SFC (Ret) David Hack was raised in rural Kentucky and later in Louisville, Kentucky. David Hack joined the U.S. Coast Guard in 1957 at the age of 17 and served four years. In 1964, he enlisted in the Army, volunteering for Ranger Training. He processed through the recruiter in Phoenix, AZ and then Fort Ord, CA, to the Ranger Department at Fort Benning, GA, fully believing he was on track for Ranger School training. Based on his prior service in the Coast Guard, he was immediately assigned to serve as a Harbor Craft Boatswain at the Ranger Department’s camp at Eglin Air Force Base, FL. Sarge was a Ranger Instructor (now known as a Ranger Trainer) teaching small boats at the U.S. Army Ranger School: 6th Ranger Training Battalion.

For 21 days a month for 2-years, while assigned to the Ranger Department, he supported over 20 Ranger School training cycles. SGT Hack loyally served on the Ranger Training Cadre preparing young Army Soldiers and officers for combat in Vietnam. The current 75th Ranger Regiment did not form until 1974, a full year after Sgt. Hack retired. Sgt. Hack was a member of the 1st Ranger Company from 1964 to 1966. Official Records are on file.

NOTE: SGT. Hack did not go through Army Boot Camp based on his experience in the USCG.

SFC Hack later joined the 1st Infantry Division and was serving as a sergeant with the Big Red One in Lai Khe, Vietnam, in 1968, when he was awarded the Purple Heart for combat injuries that ultimately ended his military career. He actually suffered injuries on two occasions, taking shrapnel to the leg, arm, face, back and side. He spent a full year in a U.S. Army hospital in Fort Knox and was three years on medical hold.

The Department of the Army asked SFC Hack to be a recruiter, and he was assigned the Akron, Cuyahoga Falls, and Tallmadge, Ohio area.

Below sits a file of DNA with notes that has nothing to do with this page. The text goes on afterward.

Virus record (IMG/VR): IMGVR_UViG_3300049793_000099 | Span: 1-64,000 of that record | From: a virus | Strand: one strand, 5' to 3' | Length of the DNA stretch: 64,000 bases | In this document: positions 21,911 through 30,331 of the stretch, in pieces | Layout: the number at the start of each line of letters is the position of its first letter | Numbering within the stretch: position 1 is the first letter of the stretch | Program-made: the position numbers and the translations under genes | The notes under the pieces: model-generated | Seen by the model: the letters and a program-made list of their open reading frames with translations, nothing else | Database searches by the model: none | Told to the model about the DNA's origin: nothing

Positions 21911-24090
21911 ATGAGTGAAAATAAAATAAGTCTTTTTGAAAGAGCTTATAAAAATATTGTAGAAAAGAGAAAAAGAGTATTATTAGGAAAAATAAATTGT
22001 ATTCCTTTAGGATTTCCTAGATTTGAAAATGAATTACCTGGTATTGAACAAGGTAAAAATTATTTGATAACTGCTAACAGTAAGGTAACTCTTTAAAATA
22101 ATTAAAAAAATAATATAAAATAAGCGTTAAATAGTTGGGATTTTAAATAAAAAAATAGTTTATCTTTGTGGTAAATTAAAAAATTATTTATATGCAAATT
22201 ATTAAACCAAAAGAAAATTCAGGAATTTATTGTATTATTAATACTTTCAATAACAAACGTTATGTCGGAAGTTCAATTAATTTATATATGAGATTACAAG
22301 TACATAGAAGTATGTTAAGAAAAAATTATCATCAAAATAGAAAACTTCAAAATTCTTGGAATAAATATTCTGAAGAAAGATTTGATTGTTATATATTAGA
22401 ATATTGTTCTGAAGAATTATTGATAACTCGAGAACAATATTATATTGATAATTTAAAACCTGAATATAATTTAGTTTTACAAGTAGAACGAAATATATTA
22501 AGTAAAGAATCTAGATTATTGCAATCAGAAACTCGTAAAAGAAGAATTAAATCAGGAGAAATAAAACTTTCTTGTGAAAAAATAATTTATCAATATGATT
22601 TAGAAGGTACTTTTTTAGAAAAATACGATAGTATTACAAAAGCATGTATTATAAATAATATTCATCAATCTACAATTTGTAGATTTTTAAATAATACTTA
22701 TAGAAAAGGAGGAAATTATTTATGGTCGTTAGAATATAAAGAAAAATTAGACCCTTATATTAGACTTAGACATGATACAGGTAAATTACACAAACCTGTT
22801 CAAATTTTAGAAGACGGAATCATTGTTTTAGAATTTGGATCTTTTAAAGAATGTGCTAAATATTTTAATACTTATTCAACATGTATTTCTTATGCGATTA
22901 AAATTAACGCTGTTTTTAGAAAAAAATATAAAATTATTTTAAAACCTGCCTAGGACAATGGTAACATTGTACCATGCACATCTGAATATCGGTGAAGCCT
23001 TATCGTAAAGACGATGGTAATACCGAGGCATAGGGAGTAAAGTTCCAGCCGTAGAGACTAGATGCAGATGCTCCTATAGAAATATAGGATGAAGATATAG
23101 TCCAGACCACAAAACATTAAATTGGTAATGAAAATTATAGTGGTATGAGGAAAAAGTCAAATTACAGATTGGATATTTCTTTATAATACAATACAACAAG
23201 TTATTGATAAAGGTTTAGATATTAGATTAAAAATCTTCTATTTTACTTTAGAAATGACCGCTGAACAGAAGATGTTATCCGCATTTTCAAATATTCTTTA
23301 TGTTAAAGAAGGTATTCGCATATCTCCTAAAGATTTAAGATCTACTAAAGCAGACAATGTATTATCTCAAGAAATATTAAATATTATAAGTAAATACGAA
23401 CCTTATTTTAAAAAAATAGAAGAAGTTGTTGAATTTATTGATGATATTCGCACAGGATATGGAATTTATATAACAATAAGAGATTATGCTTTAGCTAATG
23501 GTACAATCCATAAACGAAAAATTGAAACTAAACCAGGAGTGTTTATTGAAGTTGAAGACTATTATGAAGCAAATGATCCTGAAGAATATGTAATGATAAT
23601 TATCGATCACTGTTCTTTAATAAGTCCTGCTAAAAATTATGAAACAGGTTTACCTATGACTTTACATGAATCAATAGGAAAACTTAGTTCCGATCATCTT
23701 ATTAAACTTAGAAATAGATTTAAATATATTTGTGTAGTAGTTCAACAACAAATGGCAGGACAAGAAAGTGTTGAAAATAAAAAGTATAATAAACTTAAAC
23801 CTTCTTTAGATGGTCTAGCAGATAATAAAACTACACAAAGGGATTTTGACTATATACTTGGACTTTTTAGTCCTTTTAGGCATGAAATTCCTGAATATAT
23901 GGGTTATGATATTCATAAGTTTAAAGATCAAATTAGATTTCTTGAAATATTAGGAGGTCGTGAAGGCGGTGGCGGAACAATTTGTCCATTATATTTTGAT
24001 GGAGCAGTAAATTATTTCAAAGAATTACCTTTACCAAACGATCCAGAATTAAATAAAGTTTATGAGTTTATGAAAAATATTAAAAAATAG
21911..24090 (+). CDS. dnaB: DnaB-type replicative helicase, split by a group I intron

He gained nationwide recognition as a top Army recruiter. His distinctive recruiting tools, which included a “Sgt. Hack Wants You” T-shirt, a custom Army jeep, and a custom-painted Corvette, helped make SFC David D, Hack the United States’ No. 1 recruiter from 1969 to 1973. The jeep he used is on display at Fort Campbell, Kentucky, home of the 101st Airborne Division. The only other jeep ever to be enshrined in a U.S. military museum belonged to GEN George S. Patton, whose jeep is enshrined at Fort Knox.

In the years that followed his retirement from the Army, SFC Hack served in the Hudson Township Police Department and in the Summit County Sheriff’s Department. He finally ended his police career as the Sebring, Ohio, Chief of Police.

In 1986, he and his wife, Lani, founded U.S. Wings, a family-operated company in Boston Heights (Hudson), Ohio, which supplies bomber jackets and aviation gear to all branches of the armed forces.

SFC Hack is a Life Member of the 101st Airborne Division, the 1st Infantry Division, the Veterans of Foreign Wars of the United States (VFW), and the Ohio Association of Chiefs of Police. In 2011, he was formally presented with a Purple Heart, a Vietnam Service Medal, and Army Recruiter Badge and other honors at a ceremony held by Ohio Congressman Steven LaTourette.

For more information, please go to:   www.sgthack.com